Clydes took £23m loan to fund post-merger office move

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  • Muhammad has some interesting points to debate but probably the wrong platform to get the party going whether the statuettes were in support or not. Whether the business legal industry truly adds to wealth creation within our society is an unlikely feature to make it to the pages of the Lawyer I would imagine.On the plus side, Clydes represent for many what isn't right in the sector so that's a good choice.

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  • Our friend does indeed make some interesting points, and it seems to me the central one is decadence. Decline is always prefaced by decadence. Cultural decay, structural weakness and reliance on finance are the usual warning signs. And, by any standards, £46m of bank debt and £125m of creditors in all on turnover of £285m is 'reliance on finance'. At some stage though, the music will stop and this cheap debt will have to be repaid. Given their near 100% focus on the insurance sector and, therefore, a declining profit margin, this won't be easy.

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  • Not all decline is precede by a period in which the incumbent rulers fiddle in the face of looming threats but increasingly it does seem that many law firm management teams are doing just that. Whether Clydes have got the gloves on this is hard to say from a straight read of the accounts and no doubt they will be adjusting the antenna and applying the hand brake to any financial issues. It's important to beat the stick on this point more broadly and encourage firms to clean their rifles, hold their own and complete their financial handiwork before overstretching themselves. Looking after the cash is not just the province of smaller firms and one man bands - every firm should think carefully before painting the ceiling with new office openings and extravagent hires.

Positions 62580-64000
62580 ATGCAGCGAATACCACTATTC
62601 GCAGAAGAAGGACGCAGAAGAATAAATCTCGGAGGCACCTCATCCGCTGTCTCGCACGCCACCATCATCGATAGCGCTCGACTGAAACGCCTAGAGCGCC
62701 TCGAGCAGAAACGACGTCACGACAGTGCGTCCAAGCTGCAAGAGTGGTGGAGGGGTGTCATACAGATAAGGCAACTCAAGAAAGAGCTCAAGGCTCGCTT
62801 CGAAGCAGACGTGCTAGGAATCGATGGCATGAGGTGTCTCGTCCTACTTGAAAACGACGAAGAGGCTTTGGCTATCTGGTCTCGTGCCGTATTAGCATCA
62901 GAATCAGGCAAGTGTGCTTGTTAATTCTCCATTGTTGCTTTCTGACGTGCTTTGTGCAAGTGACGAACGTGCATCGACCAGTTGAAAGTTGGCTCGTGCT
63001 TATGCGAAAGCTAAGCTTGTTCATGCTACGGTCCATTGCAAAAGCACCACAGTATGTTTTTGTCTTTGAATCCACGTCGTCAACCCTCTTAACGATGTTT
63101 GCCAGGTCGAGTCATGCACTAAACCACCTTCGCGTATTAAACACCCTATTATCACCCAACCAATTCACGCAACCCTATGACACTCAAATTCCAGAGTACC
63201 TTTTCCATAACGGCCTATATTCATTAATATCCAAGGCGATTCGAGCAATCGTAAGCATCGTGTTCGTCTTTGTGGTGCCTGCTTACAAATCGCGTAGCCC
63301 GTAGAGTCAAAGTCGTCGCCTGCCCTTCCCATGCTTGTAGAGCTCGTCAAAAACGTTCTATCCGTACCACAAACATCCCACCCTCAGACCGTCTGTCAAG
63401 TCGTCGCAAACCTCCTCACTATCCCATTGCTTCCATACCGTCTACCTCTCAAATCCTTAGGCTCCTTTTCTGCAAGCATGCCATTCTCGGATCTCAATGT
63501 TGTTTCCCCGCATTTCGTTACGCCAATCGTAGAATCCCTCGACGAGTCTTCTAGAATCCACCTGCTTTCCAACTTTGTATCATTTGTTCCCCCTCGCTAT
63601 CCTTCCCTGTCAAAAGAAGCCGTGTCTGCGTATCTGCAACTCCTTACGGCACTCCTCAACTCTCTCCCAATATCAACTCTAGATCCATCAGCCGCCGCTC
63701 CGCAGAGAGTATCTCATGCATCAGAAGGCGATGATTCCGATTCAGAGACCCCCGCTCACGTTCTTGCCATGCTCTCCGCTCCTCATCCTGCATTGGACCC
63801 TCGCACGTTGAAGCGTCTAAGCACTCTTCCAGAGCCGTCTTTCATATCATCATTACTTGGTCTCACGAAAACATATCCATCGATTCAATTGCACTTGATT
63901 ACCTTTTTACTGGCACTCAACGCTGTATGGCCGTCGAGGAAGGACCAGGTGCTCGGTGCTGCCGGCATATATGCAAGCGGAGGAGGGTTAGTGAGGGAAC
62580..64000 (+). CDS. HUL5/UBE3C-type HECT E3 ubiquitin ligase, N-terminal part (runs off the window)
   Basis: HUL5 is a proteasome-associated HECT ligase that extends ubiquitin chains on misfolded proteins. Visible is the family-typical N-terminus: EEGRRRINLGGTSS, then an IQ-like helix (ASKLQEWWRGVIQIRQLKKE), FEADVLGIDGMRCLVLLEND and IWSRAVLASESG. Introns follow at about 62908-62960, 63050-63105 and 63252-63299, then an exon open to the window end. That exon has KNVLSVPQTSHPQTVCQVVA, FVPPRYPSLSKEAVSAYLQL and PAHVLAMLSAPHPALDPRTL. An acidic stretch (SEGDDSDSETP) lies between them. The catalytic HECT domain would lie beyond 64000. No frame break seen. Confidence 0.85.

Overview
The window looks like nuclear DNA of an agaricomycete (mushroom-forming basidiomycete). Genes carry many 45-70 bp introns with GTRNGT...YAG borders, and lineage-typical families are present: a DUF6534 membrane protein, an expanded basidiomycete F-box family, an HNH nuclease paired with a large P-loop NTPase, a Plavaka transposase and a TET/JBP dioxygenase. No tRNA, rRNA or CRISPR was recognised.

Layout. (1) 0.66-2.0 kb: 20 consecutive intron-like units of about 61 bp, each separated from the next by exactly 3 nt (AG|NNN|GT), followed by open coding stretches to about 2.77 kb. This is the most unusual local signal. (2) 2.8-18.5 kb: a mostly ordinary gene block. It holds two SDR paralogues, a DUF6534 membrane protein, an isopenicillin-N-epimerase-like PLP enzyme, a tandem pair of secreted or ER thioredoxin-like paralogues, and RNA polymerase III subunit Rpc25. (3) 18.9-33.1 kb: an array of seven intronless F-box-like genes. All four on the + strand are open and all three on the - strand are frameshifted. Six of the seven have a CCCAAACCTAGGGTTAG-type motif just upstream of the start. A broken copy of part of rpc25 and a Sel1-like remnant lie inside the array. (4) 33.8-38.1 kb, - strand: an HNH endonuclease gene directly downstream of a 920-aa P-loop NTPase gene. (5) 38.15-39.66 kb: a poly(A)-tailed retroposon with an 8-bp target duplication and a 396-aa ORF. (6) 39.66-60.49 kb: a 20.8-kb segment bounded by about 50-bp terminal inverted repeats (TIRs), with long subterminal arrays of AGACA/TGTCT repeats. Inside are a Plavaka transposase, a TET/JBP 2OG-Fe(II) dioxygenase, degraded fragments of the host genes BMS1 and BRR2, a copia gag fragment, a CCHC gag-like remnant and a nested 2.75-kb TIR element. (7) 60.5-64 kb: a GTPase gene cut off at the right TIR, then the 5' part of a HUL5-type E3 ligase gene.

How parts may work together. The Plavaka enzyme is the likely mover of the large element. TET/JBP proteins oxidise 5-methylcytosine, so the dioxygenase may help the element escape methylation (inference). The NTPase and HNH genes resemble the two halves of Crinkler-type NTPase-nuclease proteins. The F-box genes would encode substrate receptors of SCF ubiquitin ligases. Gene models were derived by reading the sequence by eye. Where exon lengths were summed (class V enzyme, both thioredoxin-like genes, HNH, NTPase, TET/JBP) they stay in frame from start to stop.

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  • Muhammad makes no mention of Onan's will but firms will need to wrestle the eel of rising interest costs on borrowings set against declining rates in the insurance market. This will involve sharpening their pencils and polishing their swords to look for alternative business models. Clydes are exposed on this front

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  • Growth must not be an end in itself, and nor swelling partners' coffers. Law firms are staring a new, naked model in the eye and they just have to accept it. Flogging the dead horse is pointless and will just generate needless friction. Time for a change of hand on the tiller.

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  • Roger's right - not a time for splashing out and seeding vanity growth. A tighter hand on the model and more financial muscle control is needed to avoid spilling talent and shooting backwards. Restraint is the order of the day.

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  • I read Clydes Guildford, Manchester & Oxford accounted for only 3.7% of turnover totalling £10.8m. Would it not be a saving to merge these offices into one base? As a lot of the claims dealt with in Manc' and Oxon' are more routine, it may also be worth exploring outsourcing of this work to a lower salary cost/overhead base.

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